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Some Utah legislators disagree with the State Board of Education's position on reauthorization of the federal No Child Left Behind education reform act, and they want Utah's congressional delegation to know it.

Earlier this month, the state board took preliminary steps toward supporting continuation of NCLB - but only if state control increases and drastic alterations are made.

That's not good enough, said several members of the Legislature's Interim Education Committee, which met Wednesday. They want NCLB to disappear completely, along with the federal "meddling" that goes with it.

Under NCLB, the federal government places requirements on states for teacher quality, school accountability and student progress. The law is often criticized as an underfunded mandate and a federal intrusion on state authority - and praised for its emphasis on needs of disadvantaged students and educational accountability.

Utah has been a leader in rebellion against NCLB. The law is due for congressional reauthorization in 2007, although many believe the vote might be postponed until 2008 or beyond for political reasons.

Rep. Margaret Dayton, R-Orem, a leader in Utah's opposition to NCLB, hopes Utah stakeholders can agree on a position on the law's continuation. But if that doesn't happen, she wants legislators' voices heard. As education committee co-chair, Dayton asked committee members to submit their opinions in time for next month's meeting, and weighed in with hers.

Dayton believes NCLB is inconsistent, punitive and an unconstitutional usurpation of state power by the federal government. Sen. Howard Stephenson, R-Draper, echoed Dayton's sentiments, saying,"When the federal government gets involved, education becomes more expensive and less effective."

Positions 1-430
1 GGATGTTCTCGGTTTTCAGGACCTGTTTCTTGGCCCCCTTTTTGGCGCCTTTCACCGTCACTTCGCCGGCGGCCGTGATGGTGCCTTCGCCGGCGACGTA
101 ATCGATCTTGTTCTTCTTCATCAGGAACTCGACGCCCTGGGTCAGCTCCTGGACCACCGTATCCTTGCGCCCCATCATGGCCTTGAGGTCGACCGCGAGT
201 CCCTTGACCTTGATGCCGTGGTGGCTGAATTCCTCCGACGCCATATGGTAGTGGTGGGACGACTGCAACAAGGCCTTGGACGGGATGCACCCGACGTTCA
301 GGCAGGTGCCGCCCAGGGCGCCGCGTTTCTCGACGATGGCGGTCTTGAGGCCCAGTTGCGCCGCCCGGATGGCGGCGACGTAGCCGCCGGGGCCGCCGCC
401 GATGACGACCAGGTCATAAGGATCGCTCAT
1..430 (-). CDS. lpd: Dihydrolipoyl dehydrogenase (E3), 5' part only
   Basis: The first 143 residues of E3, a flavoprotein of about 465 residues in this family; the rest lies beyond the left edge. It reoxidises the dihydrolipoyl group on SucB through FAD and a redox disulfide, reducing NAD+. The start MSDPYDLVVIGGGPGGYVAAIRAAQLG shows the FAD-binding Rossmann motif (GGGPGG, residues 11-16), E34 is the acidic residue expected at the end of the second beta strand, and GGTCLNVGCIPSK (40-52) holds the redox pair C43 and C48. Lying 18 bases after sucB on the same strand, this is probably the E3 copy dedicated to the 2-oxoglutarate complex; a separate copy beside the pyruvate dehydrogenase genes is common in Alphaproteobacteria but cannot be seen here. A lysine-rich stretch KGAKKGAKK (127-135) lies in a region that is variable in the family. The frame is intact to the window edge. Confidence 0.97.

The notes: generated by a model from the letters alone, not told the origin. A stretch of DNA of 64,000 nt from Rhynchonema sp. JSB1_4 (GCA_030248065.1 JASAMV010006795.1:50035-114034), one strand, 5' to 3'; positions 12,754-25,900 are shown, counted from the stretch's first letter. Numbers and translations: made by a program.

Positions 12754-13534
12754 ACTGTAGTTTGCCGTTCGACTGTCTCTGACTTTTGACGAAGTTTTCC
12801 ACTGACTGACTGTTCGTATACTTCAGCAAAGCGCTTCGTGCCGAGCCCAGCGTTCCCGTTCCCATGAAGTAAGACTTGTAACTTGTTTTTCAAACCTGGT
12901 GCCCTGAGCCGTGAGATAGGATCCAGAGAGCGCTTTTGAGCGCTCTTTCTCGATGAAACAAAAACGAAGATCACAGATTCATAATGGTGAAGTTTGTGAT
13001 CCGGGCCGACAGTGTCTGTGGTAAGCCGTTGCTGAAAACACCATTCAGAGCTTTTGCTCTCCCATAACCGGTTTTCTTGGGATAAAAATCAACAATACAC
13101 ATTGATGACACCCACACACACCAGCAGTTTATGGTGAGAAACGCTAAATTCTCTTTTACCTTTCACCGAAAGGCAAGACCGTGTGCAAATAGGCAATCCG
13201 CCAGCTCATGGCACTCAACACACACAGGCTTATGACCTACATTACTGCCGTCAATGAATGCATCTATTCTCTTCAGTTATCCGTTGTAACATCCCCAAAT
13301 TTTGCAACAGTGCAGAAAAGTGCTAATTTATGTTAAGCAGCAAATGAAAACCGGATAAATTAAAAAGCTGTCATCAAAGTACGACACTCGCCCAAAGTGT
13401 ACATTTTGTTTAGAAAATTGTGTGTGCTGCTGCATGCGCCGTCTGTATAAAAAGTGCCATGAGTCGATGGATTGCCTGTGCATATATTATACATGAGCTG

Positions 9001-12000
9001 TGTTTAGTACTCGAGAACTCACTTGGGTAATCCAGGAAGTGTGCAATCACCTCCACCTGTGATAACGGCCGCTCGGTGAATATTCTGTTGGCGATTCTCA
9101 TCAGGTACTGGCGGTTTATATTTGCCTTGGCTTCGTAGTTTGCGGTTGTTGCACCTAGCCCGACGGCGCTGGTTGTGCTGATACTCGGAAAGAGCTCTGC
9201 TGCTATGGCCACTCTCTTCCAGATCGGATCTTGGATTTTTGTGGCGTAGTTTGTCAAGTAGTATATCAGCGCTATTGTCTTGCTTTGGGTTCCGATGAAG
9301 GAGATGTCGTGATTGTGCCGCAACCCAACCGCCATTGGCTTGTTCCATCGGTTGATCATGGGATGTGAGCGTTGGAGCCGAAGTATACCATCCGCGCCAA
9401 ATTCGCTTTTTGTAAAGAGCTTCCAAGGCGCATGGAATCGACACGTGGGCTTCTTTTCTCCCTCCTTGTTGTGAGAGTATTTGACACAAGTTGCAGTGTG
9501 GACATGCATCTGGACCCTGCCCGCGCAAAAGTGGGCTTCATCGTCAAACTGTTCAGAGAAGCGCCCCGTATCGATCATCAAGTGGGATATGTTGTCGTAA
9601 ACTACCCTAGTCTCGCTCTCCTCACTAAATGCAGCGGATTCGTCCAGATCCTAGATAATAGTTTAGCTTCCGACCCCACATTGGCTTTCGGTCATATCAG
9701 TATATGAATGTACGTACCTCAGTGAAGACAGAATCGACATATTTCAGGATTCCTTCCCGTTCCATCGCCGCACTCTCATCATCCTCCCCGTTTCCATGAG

But Rep. Kory Holdaway, R-Taylorsville, a public school teacher, voiced a more moderate position.

"I don't want to appear to embrace what seems to me kind of a mob mentality in terms of saying NCLB is all bad," he said. "We can't ignore the light that has been shone on achievement gaps. That would have come about under U-PASS [Utah's state school accountability plan] eventually, but having the federal government shine that light has created an awareness that otherwise might not have been there."

The request from the state's congressional delegation for "Utah's position" on NCLB came to State Schools Superintendent Patti Harrington, who is seeking input from the state board, legislators, the governor's office and state education chiefs throughout the nation.

Harrington characterizes the state board's position on NCLB as a complete rethinking of NCLB that "repeals the bill and puts something else in its place" - something that looks much like U-PASS.

Harrington appreciates NCLB's focus on reporting the proficiency of disadvantaged student subgroups, but resents what she considers to be "public humiliation" of schools deemed as failures, and the law's "one-size-fits-all" definition on teacher quality.

Harrington will relay legislators' positions on NCLB to the state school board before it takes its final position in August. Though Harrington hopes to provide Utah congressmen with a unified state position on NCLB reauthorization, she realizes it might be impossible.